In a phase I study in 33 patients with mBCC or laBCC, tumor GLI1 was overexpressed as compared with normal skin controls; skin biopsies showed that GLI1 expression was down-modulated more than 2-fold in 10 (77%) of 13 patients following treatment with vismodegib [24]. Vismodegib showed antitumor activity, with response seen in 18 (55%) of 33 patients; of the remaining 15 patients, 11 had stable disease and 4 had progressive disease. GLI1 down-modulation did not correlate with vismodegib levels in individual patients.

In vitro studies and animal models demonstrate the targeted inhibition of hedgehog signaling and the antitumor activity of sonidegib; oral administration of sonidegib in mouse models resulted in complete suppression of GLI1 expression and tumor regression [25, 26]. Sonidegib showed dose- and exposure-dependent inhibition of GLI1 in BCC tumor and normal skin biopsies [27]. The observed tumor responses were associated with evidence of hedgehog pathway activation. In the phase 2 Basal Cell Carcinoma Outcomes with LDE225 (sonidegib) Treatment (BOLT) study in patients with laBCC who had valid biomarker samples, the median percentage of reduction in GLI1 expression levels associated with sonidegib treatment (200 mg/day) was >90% at weeks 9 and 17 [28]. Moreover, the greatest reductions from baseline were observed in patients who had disease control, consistent with hedgehog pathway inhibition.

Pharmacokinetics

Vismodegib has a mean absolute bioavailability of 32% following a single dose, and absorption was saturable, as evidenced by a considerably lower bioavailability (~7%) after continuous once-daily dosing [29]. The drug exhibits nonlinearity with respect to dose, as increasing the dosage from 150 mg once daily (the approved dose) to 270 mg or 540 mg once daily did not result in higher steady-state plasma concentrations; nonlinearity with respect to time was also observed, as steady-state plasma concentrations were achieved earlier than expected (typically within 7–14 days) and were lower than expected, based on single-dose pharmacokinetics [2931].

Vismodegib is highly bound to plasma proteins (>99%), has a low volume of distribution (16–27 L), and is primarily eliminated by hepatic metabolism and biliary/intestinal excretion of unchanged drug (82% recovered in the feces and 4% recovered in urine) [22]. CYP2C9 appears to contribute in part to vismodegib metabolism [32]. The estimated terminal elimination half-life of vismodegib is about 12 days following a single dose and 4 days after continuous once-daily dosing [22], reflecting the increased clearance seen with repeated administration [33].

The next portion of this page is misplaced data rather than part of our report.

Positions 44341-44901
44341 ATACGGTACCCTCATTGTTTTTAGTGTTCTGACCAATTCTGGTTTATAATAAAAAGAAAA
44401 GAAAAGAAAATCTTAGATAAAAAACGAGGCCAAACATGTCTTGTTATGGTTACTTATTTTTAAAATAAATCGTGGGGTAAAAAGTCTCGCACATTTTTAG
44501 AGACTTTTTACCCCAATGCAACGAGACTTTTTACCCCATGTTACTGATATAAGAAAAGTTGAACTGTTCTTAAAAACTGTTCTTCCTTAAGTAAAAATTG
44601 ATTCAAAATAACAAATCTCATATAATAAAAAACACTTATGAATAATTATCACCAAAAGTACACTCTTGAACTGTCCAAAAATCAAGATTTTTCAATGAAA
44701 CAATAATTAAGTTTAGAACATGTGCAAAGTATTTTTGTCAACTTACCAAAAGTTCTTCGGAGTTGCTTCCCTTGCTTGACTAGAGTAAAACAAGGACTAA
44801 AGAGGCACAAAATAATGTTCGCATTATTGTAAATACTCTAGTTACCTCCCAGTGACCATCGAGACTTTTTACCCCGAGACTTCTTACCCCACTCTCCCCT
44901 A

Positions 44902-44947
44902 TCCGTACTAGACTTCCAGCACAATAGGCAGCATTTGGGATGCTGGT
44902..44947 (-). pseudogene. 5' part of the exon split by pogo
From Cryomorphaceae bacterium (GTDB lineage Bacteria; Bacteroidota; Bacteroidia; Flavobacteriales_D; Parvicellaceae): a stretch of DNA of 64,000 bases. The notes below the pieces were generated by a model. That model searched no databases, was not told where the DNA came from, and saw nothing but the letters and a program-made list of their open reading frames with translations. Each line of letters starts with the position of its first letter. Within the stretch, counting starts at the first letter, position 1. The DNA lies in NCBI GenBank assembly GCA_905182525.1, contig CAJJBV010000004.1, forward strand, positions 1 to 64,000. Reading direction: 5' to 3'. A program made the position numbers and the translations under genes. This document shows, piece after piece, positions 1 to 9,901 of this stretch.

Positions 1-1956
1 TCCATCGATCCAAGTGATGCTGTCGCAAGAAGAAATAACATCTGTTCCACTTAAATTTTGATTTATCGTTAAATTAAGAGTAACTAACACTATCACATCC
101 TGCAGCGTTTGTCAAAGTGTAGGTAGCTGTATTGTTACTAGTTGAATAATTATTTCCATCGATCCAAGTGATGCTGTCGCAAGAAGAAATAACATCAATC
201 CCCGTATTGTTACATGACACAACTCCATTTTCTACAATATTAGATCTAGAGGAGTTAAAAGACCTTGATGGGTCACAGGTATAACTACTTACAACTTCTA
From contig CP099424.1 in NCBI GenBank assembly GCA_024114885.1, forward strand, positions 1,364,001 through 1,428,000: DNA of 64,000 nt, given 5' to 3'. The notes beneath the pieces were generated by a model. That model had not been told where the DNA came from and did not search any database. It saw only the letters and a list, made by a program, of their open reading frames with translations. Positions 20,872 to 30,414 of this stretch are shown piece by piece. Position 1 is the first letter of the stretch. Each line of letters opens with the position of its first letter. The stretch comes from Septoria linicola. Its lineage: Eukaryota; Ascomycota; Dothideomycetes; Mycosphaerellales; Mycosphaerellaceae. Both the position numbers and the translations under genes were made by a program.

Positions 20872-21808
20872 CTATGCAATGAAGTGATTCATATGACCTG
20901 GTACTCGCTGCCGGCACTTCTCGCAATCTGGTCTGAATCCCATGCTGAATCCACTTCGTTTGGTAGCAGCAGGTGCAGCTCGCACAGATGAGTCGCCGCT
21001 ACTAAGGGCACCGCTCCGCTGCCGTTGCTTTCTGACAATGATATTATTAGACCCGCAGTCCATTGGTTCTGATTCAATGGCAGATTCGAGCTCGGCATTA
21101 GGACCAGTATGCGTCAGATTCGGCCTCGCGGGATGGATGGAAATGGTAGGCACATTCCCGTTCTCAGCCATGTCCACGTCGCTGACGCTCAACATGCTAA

Sonidegib has a bioavailability of less than 10% following oral administration, but absorption increased 7 to 8 fold following administration with a high-fat meal [10]. The drug exhibits dose-proportional increases in maximum plasma concentrations over the dose range from 100 to 400 mg but less-than-proportional increases above 400 mg [11]. Steady-state drug concentrations are reached about 4 months after starting oral sonidegib [11]. The drug is highly bound (>97%) to plasma proteins and has a high volume of distribution (>9000 L); steady-state sonidegib levels are 6 fold higher in skin than in plasma [11].

Sonidegib is metabolized in the liver by CYP3A4; the main circulating compound is unchanged sonidegib (36%) and the circulating metabolites (45%) [11]. Sonidegib and its metabolites are mainly eliminated by the hepatic route, with about 70% eliminated in the feces and 30% eliminated in the urine [10]. The elimination half-life of sonidegib is about 28 days [11].

Treatment response in BCC

ERIVANCE is an international, nonrandomized, single-arm, 2-cohort, multicenter trial that assessed the efficacy of vismodegib 150 mg daily in patients with laBCC and mBCC [34]. BOLT is an international, randomized, double-blind, multicenter trial of sonidegib 200 mg or 800 mg daily in patients with laBCC and mBCC [28]. ERIVANCE and BOLT both used objective response rate (ORR) by central review as the primary endpoint; ERIVANCE used conventional Response Evaluation Criteria in Solid Tumors (RECIST), while the more recent BOLT study used the more stringent modified RECIST (mRECIST) to assess BCC severity [28, 34]. Secondary efficacy endpoints included investigator-assessed best response, including complete response (CR), partial response (PR) and stable disease (SD), duration of response (DOR), progression-free survival (PFS), and overall survival (OS).